ForWarn II

Satellite-Based Change Recognition and Tracking


The typical start of greenup in natural vegetation
03/17/2015 - 10:36

The start of the annual growing season is among the most important climate-sensitive measures that Land Surface Phenology (LSP) products like ForWarn can provide. Warm temperatures can accelerate bud burst, and this can increase exposure to damaging spring frosts, as it did across the Southeastern US in 2007 and 2012. In natural areas, the timing of spring greenup can affect growing season duration and productivity. It can also affect the risk and impacts of disturbances, such as those from... (read more)

Autumnal Hail and Early Browndown in the Upper Midwest
11/04/2014 - 10:22

It can be challenging to detect disturbances during seasonal periods of transition such as Fall or Spring in the eastern deciduous forest. The baseline conditions we use to compare with current conditions harbor a lot of normal variation that results from the onset and progression of cold temperatures. In the upper Midwest, Fall is typically reflected by a gradual drop in NDVI during September, then a more rapid decline in October. By the beginning of November during most years, this decline... (read more)

Coastal pocosins respond to hurricanes and fire
07/07/2014 - 12:50

Coastal forests and shrublands can be vulnerable to climate-associated disturbances such as the strong winds and storm surges associated with hurricanes. Because of its extension into the Atlantic, eastern North Carolina is especially vulnerable to such storms, having been hit by several hurricanes during the MODIS period of record (i.e., since 2000). In 2014, Hurricane Arthur struck causing relatively minor damage to forests compared to two earlier events, namely 2003's Hurricane Isabel and... (read more)

Massive hailstorm destroys Midwestern crops
07/02/2014 - 17:57

During the first week of June 2014, hail caused significant damage to corn and soybean fields in eastern Nebraska and western Iowa. By June 9th, ForWarn's all-lands product was beginning to show the losses that these storms inflicted across multiple counties despite later than average crop growth in May, and when ForWarn's next product was produced for June 17th, the losses from hail were clearly visible. These maps were made by comparing current NDVI conditions to the all-year mean value... (read more)

Hemlock death transforms Appalachian forests
02/19/2014 - 15:32

Across the Southern Appalachians, Eastern Hemlock has long created an important ecological niche. As these trees are evergreen, they provide year-long cover for wildlife and they cool riparian areas where they tend to grow. Since the mid 2000s, these forests have been in decline due to a lethal non-native insect known as the Hemlock Woolly Adelgid. Like its kin that devastated Fraser Fir forests at higher elevations during the 1960s and 1970s, the Hemlock Woolly Adelgid has been... (read more)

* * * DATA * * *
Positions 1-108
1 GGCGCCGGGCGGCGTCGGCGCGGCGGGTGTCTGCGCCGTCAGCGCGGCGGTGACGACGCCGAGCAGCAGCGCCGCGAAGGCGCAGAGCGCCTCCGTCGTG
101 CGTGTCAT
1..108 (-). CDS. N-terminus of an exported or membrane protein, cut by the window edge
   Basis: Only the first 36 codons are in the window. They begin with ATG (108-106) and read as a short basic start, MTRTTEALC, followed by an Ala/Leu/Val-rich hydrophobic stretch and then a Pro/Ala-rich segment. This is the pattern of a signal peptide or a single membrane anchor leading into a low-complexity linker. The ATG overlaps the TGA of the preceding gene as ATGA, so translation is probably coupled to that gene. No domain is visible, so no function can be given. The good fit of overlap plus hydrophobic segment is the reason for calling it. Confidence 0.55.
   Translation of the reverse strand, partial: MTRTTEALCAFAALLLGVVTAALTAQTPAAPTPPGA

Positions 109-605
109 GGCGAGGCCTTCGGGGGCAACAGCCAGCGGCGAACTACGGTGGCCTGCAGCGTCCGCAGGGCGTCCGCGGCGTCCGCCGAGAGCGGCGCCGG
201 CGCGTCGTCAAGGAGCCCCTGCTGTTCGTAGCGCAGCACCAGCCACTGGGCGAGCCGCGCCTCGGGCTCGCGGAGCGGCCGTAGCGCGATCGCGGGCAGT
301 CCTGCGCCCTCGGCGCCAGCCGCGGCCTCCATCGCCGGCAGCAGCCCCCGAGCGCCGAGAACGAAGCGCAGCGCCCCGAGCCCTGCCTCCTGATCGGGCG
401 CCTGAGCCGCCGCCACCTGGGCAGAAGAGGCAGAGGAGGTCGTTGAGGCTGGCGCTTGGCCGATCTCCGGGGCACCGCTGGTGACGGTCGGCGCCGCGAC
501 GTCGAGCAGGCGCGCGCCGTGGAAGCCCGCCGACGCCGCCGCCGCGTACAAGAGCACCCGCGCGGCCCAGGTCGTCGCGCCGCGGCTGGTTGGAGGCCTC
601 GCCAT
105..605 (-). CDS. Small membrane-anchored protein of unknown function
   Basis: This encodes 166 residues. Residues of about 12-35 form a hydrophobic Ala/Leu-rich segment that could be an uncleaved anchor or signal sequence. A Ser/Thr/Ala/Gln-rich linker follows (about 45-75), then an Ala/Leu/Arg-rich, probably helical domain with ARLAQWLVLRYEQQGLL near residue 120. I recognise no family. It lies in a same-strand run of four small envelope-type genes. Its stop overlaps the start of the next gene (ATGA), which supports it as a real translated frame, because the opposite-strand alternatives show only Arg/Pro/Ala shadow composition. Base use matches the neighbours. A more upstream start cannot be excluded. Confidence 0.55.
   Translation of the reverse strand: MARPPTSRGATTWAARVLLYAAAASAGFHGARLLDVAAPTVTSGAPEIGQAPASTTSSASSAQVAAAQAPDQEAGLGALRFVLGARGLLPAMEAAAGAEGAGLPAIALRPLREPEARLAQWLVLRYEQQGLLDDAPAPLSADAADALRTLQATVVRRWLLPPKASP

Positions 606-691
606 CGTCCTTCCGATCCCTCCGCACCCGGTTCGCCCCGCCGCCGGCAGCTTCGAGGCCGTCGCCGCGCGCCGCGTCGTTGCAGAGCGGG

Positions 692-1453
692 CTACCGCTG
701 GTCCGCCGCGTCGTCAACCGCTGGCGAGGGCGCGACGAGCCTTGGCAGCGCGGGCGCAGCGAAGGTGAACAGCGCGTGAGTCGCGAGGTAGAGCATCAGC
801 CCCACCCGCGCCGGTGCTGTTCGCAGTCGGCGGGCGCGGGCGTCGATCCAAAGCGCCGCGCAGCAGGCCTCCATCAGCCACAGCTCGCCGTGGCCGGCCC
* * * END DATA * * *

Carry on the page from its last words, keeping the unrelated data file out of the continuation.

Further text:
Monitoring snow cover in near real time
01/27/2014 - 16:57

ForWarn's true color product is produced every 8 days at 1km resolution to provide a quality control for ForWarn's disturbance maps. Clouds and snow cover that persists for the entire 24-day MODIS collection window can create the appearance of vegetation disturbance, when it is not. In addition, these true color images show variation in vegetation greenness seasonally and among years.

This true color product reveals how snow cover changes over time, and this is particularly... (read more)

Snowpack drives greenup in the Sierra
01/07/2014 - 18:25

Year to year variation in climate has been extreme in California's Sierra Nevada. In particular, low winter snowpack raises concerns about municipal water supplies as reservoirs are fed by spring meltwater. However, low winter snow cover has implications for the region's forests as well. Less snow (and warmer temperatures) often mean an earlier onset of spring and more extended and dryer summer than would otherwise occur. With climate change, warming temperatures are likely to bring earlier... (read more)

A multi-year view of Sudden Oak Death
01/06/2014 - 15:28

Sudden Oak Death (SOD) is a disease caused by the new pathogen Phytophthora ramorum (Frankel and others, 2013). This spore-producing water mold was first observed when tanoak trees began dying during the mid 1990s in California’s Marin and Santa Cruz Counties. SOD is now known to infect dozens of other species--hosts that help spread the disease--but they do not always succumb. While the SOD pathogen has been detected in nurseries throughout much of the US and in Europe the epicenter of this... (read more)

Drought, beetles and fire in Colorado
12/10/2013 - 20:38

Since 2004, southwestern Colorado's Englemann spruce forests have experienced a severe outbreak of spruce beetles (Dendroctonus rufipennis). Such outbreaks occur episodically, multiple times per century (Anderson et al. 2010). Early research in northern Colorado linked a prior outbreak that occurred in the 1940s and 1950s to wind damaged trees that favored growth in the population of the spruce beetle. More recent research suggests that while local factors may still be important, outbreaks... (read more)

Tracking the historic Rim Fire
12/09/2013 - 18:25

The 2013 Rim Fire burned over a quarter million acres of California's Sierra Nevada, including a portion of the Stanislaus National Forest and Yosemite National Park. It started in mid-August as an illegal campfire after an unusually dry winter and spring. A lower-than-average snowpack melted early, signaling that a hazardous fire season lay ahead. That early season dryness contributed to the below-average productivity in the foothills as shown on ForWarn's June departure map. Once ignited,... (read more)